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Johns Hopkins School of Nursing Receives Numerous Sigma Theta Tau International Awards


Chosen for superior achievements, research, and practice, faculty and a student from the Johns Hopkins School of Nursing (JHSON) have received awards and grants from Sigma Theta Tau International (STTI), the most prestigious nursing society. The honorees will be recognized at STTI’s International Nursing Research Congress (July 27-31, Ireland) and its 44th Biennial Convention (October 28 – November 1, Indiana).

“These recognitions reflect the breadth of leadership and impact of our school’s faculty and students,” says Patricia Davidson, PhD, MEd, RN, FAAN, dean of JHSON. “Whether it’s cardiovascular management, nonpharmacologic approaches to dementia care, pediatric care in disaster areas, advances in simulation learning, mobile applications to manage back pain, or better treatment for those suffering from domestic violence – this is nursing at its best. As the leading nursing school in total research funding, we continue to drive new research to improve nursing care and patient outcomes locally and globally.”  

Cheryl Dennison Himmelfarb, PhD, RN, ANP, FAAN, FAHA, FPCNA—to be inducted into the STTI Nurse Researcher Hall of Fame.

This honor acknowledges nurses who have achieved national or international recognition and whose research has improved people’s lives and the profession. Dennison Himmelfarb’s scholarship focuses on cardiovascular risk, chronic illness management, and patient safety. By serving on numerous National Institutes of Health and American Heart Association panels, she has helped develop national clinical guidelines to reduce health disparities and improve cardiovascular care. 

Laura Gitlin, PhD—to be inducted as an Honorary Member of the STTI Honor Society of Nursing

This honor is given to an individual whose superior achievements have had national or global impact on nursing and health care. Gitlin is an applied research sociologist with expertise in nonpharmacologic approaches to dementia care, caregiving, functional disability, and aging in place. She is director of the school’s Center for Innovative Care in Aging and widely recognized for her work in health-promoting interventions for older adults and their families. 

Elizabeth Sloand, PhD, RN, PNP-BC, FAAN—to receive the Audrey Hepburn Award for Contributions to the Health and Welfare of Children

This award is presented to a nurse who is committed to the mission and vision of STTI and has made contributions to the health and well-being of children nationally/globally in the area of research, policy, administration, practice, or education. Sloand is a pediatric nurse practitioner whose work in rural Haiti helped children and families recover after the 2010 earthquake. She teaches students interested in community health and focuses on the health and well-being of uninsured or underinsured children and youth in East Baltimore.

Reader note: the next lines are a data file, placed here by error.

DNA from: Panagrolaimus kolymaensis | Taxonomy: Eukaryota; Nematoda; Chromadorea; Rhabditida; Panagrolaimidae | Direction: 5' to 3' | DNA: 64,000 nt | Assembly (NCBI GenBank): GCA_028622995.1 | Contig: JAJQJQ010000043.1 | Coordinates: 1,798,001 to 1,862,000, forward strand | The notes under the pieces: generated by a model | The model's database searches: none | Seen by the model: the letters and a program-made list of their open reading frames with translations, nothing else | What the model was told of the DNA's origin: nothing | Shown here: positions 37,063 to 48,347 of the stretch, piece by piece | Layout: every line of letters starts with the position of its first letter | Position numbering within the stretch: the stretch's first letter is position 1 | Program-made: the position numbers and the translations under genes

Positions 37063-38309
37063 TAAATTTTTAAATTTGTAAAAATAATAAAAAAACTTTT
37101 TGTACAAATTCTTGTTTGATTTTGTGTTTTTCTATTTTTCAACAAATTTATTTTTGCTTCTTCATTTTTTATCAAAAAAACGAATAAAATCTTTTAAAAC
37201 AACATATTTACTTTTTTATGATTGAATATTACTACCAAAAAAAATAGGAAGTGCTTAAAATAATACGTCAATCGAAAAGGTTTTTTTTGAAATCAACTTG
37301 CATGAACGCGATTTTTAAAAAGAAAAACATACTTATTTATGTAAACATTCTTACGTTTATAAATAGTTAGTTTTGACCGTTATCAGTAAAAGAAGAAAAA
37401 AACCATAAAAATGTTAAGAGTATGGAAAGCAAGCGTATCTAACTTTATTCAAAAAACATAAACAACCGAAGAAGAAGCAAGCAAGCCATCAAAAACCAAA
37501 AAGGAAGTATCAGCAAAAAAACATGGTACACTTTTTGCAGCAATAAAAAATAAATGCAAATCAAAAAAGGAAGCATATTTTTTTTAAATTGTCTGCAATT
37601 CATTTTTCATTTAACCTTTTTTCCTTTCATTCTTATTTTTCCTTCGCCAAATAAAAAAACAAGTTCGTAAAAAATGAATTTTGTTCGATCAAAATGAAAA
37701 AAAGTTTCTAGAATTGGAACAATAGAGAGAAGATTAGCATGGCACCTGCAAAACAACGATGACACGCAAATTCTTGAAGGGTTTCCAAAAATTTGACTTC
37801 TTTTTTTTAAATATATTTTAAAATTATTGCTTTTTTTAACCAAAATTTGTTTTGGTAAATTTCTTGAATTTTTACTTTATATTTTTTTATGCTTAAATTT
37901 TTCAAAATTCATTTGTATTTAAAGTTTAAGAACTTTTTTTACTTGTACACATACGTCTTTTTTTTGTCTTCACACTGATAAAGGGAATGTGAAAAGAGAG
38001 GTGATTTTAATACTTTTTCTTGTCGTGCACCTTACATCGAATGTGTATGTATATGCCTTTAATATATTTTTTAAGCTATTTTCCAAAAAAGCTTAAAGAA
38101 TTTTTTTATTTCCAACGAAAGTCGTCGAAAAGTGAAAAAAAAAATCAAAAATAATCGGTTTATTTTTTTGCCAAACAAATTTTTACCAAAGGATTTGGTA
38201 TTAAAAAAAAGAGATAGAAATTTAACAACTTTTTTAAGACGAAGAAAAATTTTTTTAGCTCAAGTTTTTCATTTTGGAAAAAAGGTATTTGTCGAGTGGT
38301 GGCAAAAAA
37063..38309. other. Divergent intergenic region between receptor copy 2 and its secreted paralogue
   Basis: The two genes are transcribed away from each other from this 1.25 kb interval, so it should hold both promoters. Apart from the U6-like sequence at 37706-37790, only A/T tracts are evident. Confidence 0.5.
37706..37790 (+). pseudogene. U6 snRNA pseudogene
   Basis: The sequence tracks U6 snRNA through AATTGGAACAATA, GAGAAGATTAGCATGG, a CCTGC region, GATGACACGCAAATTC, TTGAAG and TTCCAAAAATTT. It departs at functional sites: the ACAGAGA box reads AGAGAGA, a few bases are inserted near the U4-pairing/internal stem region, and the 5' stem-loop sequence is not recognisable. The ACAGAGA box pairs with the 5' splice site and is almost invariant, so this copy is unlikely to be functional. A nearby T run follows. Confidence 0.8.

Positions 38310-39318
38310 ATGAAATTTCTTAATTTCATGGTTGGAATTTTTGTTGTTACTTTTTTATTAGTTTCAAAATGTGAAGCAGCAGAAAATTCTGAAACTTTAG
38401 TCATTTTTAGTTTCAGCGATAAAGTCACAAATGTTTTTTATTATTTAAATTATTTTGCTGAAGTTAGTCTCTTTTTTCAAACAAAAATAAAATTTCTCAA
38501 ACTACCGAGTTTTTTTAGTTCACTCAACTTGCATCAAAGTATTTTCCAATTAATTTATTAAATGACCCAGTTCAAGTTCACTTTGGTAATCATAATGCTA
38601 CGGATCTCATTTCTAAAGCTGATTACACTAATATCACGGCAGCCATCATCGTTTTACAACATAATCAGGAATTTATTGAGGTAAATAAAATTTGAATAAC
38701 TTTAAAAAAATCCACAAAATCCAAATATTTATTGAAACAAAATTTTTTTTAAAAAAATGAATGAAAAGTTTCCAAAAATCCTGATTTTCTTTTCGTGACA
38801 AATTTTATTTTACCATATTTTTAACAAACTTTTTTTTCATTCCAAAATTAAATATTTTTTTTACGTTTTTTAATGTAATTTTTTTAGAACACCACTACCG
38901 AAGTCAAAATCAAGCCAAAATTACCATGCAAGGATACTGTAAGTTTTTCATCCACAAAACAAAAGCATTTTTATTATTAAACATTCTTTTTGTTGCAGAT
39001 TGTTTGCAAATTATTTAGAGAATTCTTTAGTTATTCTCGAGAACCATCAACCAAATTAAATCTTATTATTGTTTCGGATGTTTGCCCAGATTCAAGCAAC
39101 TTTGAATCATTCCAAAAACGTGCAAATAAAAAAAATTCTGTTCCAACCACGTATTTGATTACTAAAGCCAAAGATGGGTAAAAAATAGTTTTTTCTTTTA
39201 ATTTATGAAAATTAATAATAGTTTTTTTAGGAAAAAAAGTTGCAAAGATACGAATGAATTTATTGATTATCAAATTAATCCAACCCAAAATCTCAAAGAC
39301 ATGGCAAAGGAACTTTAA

Nancy Sullivan, DNP, RN—to receive the Capstone International Nursing Book Award

This award recognizes Sullivan’s co-authored publication Medical-Surgical Nursing: Making Connections to Practice. As director of clinical simulation at JHSON, Sullivan compares simulation and clinical environments to provide the best clinical-to-simulation ratio for student learning. She has expertise in nurse education, trauma, critical care, and administration.

Chao Hsing Yeh, PhD, MSN, RN—to receive an STTI Grant

This grant will facilitate Hsing Yeh’s research project “Development of an Auricular Point Acupressure Smartphone Application to Self-Manage Chronic Low Back Pain.” She is an expert in auricular medicine and is currently studying cancer-related symptom management, chronic pain management, and alternative medicine.

Michelle Patch, MSN, APRN-CNS, ACSN-BC—to receive the STTI/Emergency Nurses Association Foundation Grant

This grant will help fund Patch’s research project “Emergency Nursing and Health Care Responses to Strangled Women Seeking Care: A Mixed-Methods of Diagnostic and Treatment Processes.” Patch is a JHSON PhD student.


Located in Baltimore, the Johns Hopkins School of Nursing is a globally-recognized leader in nursing education, research and practice and ranks No. 2 nationally among graduate schools of nursing and No. 2 for DNP programs in the U.S. News & World Report 2018 rankings. In addition, the school is ranked by QS World University as the No. 2 nursing school in the world and is No.1 by College Choice for its master’s program. The school is No. 1 among nursing schools for total Federal Research Grants and National Institutes of Health (NIH) funding. For more information, visit www.nursing.jhu.edu.

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